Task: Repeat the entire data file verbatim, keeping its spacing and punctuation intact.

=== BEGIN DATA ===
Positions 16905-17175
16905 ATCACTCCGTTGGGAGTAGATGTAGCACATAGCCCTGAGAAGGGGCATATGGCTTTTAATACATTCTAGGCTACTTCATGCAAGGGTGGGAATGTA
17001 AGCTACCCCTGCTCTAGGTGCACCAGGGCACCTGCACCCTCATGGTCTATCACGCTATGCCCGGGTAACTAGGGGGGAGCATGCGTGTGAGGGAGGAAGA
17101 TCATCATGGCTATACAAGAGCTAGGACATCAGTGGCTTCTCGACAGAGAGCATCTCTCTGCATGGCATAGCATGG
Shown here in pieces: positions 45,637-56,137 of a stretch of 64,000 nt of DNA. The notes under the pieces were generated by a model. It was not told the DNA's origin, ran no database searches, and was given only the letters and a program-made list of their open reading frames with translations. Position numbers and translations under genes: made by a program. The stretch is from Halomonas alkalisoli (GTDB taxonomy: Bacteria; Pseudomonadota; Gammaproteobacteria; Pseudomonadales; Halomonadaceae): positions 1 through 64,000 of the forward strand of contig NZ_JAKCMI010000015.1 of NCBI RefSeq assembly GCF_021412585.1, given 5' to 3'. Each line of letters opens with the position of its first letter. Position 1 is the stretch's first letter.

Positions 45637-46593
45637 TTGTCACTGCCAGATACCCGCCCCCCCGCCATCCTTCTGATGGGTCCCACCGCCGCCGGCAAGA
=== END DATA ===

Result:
Positions 16905-17175
16905 ATCACTCCGTTGGGAGTAGATGTAGCACATAGCCCTGAGAAGGGGCATATGGCTTTTAATACATTCTAGGCTACTTCATGCAAGGGTGGGAATGTA
17001 AGCTACCCCTGCTCTAGGTGCACCAGGGCACCTGCACCCTCATGGTCTATCACGCTATGCCCGGGTAACTAGGGGGGAGCATGCGTGTGAGGGAGGAAGA
17101 TCATCATGGCTATACAAGAGCTAGGACATCAGTGGCTTCTCGACAGAGAGCATCTCTCTGCATGGCATAGCATGG
Shown here in pieces: positions 45,637-56,137 of a stretch of 64,000 nt of DNA. The notes under the pieces were generated by a model. It was not told the DNA's origin, ran no database searches, and was given only the letters and a program-made list of their open reading frames with translations. Position numbers and translations under genes: made by a program. The stretch is from Halomonas alkalisoli (GTDB taxonomy: Bacteria; Pseudomonadota; Gammaproteobacteria; Pseudomonadales; Halomonadaceae): positions 1 through 64,000 of the forward strand of contig NZ_JAKCMI010000015.1 of NCBI RefSeq assembly GCF_021412585.1, given 5' to 3'. Each line of letters opens with the position of its first letter. Position 1 is the stretch's first letter.

Positions 45637-46593
45637 TTGTCACTGCCAGATACCCGCCCCCCCGCCATCCTTCTGATGGGTCCCACCGCCGCCGGCAAGA